“Only six percent of those who engage in sex use condoms as a form of contraception, which is one of the reasons why cases of human immunodeficiency virus (HIV) infections in the country continue to rise,” said Department of Health Secretary Enrique Ona.
Ona said around 15 percent of Filipinos who engage in sexual intercourse take contraceptive pills while a smaller percentage resort to tubal ligation and intrauterine device as modes of contraception.
“We are focused more on condoms (in reproductive health and family programs),” Ona told reporters after hurdling deliberations on the proposed P40.13-billion budget of the Department of Health for 2013 at the House of Representatives last week.
“When actually condom to me is very important in the control of HIV-AIDS, maybe more important than contraception,” the health chief said.
He reiterated that 80 percent of HIV cases that are being detected are caused by transmission through male-to-male sex.
HIV causes the deadly Acquired Immune Deficiency Syndrome (AIDS), which does not have any known cure. However, anti-retroviral treatments can slow down the ailment.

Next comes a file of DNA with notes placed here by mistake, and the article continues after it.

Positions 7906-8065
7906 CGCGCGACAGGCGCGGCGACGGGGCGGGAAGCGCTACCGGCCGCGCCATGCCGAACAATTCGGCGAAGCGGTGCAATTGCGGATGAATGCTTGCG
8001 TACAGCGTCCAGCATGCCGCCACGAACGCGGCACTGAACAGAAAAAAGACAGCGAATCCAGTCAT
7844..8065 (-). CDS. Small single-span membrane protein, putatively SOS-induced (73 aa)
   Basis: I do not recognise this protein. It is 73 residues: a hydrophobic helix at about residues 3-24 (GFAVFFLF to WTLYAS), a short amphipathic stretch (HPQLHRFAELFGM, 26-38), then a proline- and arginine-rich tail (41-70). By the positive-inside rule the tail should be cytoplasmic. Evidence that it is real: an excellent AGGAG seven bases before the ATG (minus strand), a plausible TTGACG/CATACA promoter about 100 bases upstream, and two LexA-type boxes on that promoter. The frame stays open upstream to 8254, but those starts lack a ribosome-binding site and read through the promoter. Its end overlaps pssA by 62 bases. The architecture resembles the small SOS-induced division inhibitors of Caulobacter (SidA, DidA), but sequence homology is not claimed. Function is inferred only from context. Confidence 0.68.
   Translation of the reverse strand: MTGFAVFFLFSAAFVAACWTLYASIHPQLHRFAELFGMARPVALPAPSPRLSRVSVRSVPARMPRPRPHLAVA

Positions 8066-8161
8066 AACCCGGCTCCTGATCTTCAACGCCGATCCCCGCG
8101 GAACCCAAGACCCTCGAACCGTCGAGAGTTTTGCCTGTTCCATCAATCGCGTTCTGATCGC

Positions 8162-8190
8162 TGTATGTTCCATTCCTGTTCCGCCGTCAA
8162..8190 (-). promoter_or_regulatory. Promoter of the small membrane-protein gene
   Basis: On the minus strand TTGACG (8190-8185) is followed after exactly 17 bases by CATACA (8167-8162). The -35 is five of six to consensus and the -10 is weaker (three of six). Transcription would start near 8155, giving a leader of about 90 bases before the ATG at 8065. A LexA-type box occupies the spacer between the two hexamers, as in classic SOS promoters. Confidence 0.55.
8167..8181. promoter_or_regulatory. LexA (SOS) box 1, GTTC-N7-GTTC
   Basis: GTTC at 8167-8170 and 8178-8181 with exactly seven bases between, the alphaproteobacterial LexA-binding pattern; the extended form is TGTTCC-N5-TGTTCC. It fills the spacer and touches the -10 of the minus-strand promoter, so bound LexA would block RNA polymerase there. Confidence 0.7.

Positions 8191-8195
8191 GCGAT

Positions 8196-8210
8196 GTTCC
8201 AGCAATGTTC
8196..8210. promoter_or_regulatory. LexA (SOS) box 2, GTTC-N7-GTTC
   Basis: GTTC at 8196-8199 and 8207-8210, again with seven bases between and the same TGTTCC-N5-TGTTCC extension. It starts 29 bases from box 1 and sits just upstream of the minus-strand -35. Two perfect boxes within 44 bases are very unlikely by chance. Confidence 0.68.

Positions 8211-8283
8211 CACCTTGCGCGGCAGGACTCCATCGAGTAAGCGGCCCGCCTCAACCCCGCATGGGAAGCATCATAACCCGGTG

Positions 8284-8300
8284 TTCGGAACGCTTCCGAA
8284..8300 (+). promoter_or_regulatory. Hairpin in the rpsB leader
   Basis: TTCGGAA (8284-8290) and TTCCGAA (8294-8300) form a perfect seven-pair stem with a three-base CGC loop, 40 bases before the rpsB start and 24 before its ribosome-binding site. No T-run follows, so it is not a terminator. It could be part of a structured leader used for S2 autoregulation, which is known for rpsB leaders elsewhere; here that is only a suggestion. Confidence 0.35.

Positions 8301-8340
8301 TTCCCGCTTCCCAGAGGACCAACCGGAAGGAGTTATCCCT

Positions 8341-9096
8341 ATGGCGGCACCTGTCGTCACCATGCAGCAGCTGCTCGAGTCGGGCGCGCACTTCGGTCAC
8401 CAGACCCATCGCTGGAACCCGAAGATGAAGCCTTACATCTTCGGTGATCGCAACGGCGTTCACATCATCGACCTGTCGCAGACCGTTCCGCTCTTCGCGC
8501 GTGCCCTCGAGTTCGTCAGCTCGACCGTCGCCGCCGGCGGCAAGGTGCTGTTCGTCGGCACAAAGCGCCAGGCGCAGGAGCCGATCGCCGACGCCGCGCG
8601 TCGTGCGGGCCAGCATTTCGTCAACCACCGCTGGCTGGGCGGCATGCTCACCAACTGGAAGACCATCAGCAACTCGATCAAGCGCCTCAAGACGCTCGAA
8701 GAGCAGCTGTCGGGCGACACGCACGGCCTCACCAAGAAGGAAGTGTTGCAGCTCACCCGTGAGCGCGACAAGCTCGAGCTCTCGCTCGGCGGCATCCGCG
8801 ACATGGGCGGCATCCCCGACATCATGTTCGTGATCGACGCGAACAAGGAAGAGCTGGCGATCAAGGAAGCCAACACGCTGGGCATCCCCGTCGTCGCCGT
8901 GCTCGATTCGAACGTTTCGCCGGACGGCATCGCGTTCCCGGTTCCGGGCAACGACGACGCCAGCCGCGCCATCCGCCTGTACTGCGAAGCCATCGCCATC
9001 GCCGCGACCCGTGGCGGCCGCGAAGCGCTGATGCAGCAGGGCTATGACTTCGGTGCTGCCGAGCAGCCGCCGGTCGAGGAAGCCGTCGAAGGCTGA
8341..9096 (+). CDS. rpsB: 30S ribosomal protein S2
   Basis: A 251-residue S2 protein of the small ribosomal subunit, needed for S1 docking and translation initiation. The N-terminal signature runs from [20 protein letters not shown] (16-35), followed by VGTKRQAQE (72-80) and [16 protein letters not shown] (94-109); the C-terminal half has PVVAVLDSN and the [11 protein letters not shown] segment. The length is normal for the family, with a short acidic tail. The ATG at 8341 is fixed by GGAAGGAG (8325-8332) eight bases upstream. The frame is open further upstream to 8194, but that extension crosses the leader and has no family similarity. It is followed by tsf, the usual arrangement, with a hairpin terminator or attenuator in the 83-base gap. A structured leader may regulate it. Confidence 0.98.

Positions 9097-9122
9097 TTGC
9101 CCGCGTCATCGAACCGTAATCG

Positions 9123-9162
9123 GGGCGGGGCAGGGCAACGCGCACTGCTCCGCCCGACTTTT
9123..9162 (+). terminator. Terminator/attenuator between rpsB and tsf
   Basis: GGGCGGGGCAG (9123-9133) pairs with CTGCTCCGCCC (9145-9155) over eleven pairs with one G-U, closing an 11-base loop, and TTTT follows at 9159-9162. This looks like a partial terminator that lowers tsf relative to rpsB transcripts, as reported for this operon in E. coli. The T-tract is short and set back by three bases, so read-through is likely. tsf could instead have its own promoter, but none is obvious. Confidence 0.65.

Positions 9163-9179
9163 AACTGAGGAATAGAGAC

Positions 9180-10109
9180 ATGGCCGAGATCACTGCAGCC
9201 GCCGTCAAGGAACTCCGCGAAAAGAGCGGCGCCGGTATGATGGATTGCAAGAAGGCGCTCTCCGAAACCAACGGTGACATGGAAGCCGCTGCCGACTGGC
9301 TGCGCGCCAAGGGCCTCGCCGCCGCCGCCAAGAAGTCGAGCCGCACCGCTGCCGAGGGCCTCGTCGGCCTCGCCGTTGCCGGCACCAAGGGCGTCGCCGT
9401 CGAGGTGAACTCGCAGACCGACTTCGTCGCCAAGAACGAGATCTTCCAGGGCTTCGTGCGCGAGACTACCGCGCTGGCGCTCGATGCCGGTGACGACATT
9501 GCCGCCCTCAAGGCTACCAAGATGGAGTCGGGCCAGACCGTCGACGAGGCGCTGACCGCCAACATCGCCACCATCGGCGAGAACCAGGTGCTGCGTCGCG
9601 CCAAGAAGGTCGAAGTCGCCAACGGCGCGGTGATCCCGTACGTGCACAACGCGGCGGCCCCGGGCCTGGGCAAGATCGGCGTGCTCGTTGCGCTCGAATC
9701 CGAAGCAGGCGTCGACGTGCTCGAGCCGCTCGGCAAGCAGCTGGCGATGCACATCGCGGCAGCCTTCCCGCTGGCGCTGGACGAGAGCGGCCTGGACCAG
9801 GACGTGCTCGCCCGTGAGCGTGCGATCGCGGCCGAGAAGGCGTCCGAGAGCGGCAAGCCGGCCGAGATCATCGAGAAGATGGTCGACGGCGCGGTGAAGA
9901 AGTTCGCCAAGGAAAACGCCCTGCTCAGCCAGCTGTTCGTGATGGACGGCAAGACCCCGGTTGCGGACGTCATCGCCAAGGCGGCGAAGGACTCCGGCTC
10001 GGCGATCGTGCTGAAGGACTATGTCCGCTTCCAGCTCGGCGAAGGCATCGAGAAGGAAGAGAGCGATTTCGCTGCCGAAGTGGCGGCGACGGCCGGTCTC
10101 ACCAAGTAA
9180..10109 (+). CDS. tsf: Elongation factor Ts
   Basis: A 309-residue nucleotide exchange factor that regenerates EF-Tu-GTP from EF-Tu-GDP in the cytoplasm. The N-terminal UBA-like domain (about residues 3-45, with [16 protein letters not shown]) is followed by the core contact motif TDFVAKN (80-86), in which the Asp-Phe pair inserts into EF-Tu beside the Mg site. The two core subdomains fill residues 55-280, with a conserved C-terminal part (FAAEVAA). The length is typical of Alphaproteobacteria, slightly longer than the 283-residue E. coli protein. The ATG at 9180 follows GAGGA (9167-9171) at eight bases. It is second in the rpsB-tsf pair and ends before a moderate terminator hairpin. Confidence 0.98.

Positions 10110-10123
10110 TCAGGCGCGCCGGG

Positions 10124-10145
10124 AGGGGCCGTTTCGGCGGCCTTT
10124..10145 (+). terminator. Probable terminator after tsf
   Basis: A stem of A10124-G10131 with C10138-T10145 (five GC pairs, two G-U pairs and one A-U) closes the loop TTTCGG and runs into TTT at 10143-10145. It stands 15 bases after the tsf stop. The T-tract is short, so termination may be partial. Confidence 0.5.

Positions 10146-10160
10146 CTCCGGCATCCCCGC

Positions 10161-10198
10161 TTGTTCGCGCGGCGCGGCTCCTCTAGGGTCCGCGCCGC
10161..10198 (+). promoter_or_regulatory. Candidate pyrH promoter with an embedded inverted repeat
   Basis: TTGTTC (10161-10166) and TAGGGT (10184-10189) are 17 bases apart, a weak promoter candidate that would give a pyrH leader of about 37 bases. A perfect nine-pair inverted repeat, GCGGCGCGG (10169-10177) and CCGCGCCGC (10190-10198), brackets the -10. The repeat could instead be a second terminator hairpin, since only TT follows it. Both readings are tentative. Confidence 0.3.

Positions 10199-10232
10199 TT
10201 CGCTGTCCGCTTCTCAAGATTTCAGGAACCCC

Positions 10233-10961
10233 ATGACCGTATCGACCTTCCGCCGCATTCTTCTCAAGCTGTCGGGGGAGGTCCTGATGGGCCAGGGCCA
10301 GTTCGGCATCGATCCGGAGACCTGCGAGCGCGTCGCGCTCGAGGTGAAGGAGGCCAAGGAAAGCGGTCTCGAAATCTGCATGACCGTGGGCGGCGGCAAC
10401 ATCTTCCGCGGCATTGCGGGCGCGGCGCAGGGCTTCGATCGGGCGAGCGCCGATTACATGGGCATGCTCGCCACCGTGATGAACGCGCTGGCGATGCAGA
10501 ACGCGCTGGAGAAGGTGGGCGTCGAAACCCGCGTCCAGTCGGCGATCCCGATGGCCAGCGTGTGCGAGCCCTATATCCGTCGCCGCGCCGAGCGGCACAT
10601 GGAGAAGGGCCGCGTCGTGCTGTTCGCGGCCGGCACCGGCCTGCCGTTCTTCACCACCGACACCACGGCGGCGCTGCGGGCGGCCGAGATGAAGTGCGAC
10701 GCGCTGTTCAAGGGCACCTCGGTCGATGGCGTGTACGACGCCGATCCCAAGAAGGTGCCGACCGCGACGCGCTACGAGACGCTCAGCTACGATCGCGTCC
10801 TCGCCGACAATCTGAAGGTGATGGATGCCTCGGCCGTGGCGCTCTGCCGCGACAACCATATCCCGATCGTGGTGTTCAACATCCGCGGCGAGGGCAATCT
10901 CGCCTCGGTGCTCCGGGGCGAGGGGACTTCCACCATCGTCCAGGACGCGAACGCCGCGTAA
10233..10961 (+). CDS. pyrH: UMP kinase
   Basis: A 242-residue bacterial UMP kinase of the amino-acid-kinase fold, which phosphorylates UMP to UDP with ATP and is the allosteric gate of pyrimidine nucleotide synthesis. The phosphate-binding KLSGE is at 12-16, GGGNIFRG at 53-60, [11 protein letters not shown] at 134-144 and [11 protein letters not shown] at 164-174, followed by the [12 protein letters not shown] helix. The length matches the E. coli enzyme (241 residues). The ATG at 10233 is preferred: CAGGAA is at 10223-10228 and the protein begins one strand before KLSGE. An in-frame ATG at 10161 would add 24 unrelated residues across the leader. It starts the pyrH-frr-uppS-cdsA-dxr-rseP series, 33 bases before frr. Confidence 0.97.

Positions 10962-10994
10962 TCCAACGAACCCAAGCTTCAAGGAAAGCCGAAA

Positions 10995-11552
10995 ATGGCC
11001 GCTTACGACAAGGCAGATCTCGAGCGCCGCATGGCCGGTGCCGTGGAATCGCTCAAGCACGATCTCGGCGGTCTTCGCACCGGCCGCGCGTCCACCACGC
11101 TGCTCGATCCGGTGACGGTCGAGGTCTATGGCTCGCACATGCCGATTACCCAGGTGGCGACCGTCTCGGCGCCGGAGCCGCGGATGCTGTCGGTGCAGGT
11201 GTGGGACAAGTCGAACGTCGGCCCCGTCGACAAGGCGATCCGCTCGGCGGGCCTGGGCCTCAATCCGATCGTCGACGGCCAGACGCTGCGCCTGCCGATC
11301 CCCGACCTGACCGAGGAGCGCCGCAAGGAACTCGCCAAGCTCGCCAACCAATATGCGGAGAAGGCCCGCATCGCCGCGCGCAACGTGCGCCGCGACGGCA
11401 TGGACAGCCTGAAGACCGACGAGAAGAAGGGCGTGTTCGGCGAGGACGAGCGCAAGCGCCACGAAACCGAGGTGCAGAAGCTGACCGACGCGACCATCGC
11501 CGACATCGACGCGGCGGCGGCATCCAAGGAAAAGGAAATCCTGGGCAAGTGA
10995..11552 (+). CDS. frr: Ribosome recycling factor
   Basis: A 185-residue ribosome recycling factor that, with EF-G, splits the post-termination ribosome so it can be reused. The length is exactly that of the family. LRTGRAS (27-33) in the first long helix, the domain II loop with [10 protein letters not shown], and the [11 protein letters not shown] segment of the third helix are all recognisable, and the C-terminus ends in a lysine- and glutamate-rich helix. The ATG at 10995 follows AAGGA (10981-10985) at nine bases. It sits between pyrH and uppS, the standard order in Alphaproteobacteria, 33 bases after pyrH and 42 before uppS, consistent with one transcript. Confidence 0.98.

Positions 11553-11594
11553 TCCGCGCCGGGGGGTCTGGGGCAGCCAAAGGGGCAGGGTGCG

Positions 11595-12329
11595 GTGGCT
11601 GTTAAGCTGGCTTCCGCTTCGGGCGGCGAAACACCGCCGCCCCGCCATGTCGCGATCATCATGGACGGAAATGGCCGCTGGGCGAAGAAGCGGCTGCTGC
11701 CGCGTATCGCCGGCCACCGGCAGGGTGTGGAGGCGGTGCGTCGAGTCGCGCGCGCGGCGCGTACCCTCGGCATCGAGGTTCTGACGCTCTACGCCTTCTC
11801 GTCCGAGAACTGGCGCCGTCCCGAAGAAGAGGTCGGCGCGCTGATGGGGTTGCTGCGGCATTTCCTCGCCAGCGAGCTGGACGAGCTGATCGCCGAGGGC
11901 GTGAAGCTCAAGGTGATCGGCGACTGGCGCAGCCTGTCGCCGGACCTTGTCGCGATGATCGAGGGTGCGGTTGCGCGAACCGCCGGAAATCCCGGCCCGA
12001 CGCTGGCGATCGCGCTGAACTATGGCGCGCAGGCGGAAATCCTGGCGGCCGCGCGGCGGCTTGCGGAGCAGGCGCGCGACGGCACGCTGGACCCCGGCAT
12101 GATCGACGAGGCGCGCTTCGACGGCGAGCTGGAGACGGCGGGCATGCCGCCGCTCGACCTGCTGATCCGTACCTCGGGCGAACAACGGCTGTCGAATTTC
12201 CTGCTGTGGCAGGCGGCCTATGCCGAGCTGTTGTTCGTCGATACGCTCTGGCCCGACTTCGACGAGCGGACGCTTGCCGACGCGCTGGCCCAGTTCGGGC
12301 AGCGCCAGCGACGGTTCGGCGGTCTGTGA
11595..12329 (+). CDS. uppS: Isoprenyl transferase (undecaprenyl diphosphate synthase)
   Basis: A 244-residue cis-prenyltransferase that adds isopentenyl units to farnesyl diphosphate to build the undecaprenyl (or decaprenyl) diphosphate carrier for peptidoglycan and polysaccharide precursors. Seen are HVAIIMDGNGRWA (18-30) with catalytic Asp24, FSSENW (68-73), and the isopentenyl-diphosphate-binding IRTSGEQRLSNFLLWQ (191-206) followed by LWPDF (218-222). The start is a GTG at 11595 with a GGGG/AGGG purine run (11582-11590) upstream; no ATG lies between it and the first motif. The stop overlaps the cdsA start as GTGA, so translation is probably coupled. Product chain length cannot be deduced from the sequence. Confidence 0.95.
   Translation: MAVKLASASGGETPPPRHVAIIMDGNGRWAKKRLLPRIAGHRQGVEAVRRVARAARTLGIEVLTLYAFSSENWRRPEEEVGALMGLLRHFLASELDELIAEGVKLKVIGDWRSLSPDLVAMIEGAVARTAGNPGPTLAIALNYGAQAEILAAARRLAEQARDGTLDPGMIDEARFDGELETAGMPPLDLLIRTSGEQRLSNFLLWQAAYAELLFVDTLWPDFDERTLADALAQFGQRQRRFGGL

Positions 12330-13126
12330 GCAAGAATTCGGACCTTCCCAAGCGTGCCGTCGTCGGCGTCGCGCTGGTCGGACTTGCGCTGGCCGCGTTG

Earlier, LPG-MA party-list Rep. Arnel Ty said a total of 278 new HIV cases were diagnosed in the country in July, up 36 percent compared to the 204 reported in the same month of 2011.
Citing National Epidemiology Center statistics, Ty said the new infections brought to 1,878 the cumulative number of new HIV cases discovered in the seven months to July.
He said the Philippine HIV and AIDS Registry, which began passive surveillance of the disease in 1984, now lists an aggregate of 10,242 cases, including 1,078 with full-blown AIDS.
Ty is one of the five authors of House Bill 5312, which seeks to renew the country’s outmoded, 14-year-old AIDS Prevention and Control Law.
He said the House committee on health has already initially approved the bill, which is now pending with the chamber’s committee on appropriations.
The bill proposes to earmark an extra P400 million to launch a forceful new program to suppress the disease that is being spread in the country largely via sexual contact, predominantly male-to-male sex.
Ty said the July cases included 36 overseas Filipino workers who all acquired the virus through sexual encounters, and 16 drug users who were all infected after they shared tainted needles.
He said last month’s cases – 265 males and 13 females – had a median age of 27 years, with those in the 20 to 29 age-group comprising 58 percent.